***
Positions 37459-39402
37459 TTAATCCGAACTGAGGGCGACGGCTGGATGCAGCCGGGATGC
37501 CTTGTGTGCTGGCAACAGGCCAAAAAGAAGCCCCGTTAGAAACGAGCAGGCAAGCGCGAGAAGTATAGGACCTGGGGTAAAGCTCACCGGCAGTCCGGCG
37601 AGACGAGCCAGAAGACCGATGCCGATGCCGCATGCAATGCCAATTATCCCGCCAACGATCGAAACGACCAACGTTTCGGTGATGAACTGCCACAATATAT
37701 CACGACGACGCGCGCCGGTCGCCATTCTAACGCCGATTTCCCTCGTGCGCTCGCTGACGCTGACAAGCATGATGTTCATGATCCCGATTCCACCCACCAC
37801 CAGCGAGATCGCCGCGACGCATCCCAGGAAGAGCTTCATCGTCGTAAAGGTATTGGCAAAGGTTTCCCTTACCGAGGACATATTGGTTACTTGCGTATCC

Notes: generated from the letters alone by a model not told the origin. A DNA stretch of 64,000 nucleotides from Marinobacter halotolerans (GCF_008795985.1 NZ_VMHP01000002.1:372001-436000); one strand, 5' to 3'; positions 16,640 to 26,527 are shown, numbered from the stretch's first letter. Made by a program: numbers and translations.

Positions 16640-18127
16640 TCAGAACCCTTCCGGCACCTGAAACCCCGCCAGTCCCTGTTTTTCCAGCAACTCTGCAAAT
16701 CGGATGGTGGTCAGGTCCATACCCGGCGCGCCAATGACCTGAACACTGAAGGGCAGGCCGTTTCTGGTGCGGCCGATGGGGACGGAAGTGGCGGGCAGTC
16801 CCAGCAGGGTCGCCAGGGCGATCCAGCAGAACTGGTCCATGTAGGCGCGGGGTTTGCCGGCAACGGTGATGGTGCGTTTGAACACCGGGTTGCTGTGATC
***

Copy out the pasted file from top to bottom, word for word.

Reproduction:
Positions 37459-39402
37459 TTAATCCGAACTGAGGGCGACGGCTGGATGCAGCCGGGATGC
37501 CTTGTGTGCTGGCAACAGGCCAAAAAGAAGCCCCGTTAGAAACGAGCAGGCAAGCGCGAGAAGTATAGGACCTGGGGTAAAGCTCACCGGCAGTCCGGCG
37601 AGACGAGCCAGAAGACCGATGCCGATGCCGCATGCAATGCCAATTATCCCGCCAACGATCGAAACGACCAACGTTTCGGTGATGAACTGCCACAATATAT
37701 CACGACGACGCGCGCCGGTCGCCATTCTAACGCCGATTTCCCTCGTGCGCTCGCTGACGCTGACAAGCATGATGTTCATGATCCCGATTCCACCCACCAC
37801 CAGCGAGATCGCCGCGACGCATCCCAGGAAGAGCTTCATCGTCGTAAAGGTATTGGCAAAGGTTTCCCTTACCGAGGACATATTGGTTACTTGCGTATCC

Notes: generated from the letters alone by a model not told the origin. A DNA stretch of 64,000 nucleotides from Marinobacter halotolerans (GCF_008795985.1 NZ_VMHP01000002.1:372001-436000); one strand, 5' to 3'; positions 16,640 to 26,527 are shown, numbered from the stretch's first letter. Made by a program: numbers and translations.

Positions 16640-18127
16640 TCAGAACCCTTCCGGCACCTGAAACCCCGCCAGTCCCTGTTTTTCCAGCAACTCTGCAAAT
16701 CGGATGGTGGTCAGGTCCATACCCGGCGCGCCAATGACCTGAACACTGAAGGGCAGGCCGTTTCTGGTGCGGCCGATGGGGACGGAAGTGGCGGGCAGTC
16801 CCAGCAGGGTCGCCAGGGCGATCCAGCAGAACTGGTCCATGTAGGCGCGGGGTTTGCCGGCAACGGTGATGGTGCGTTTGAACACCGGGTTGCTGTGATC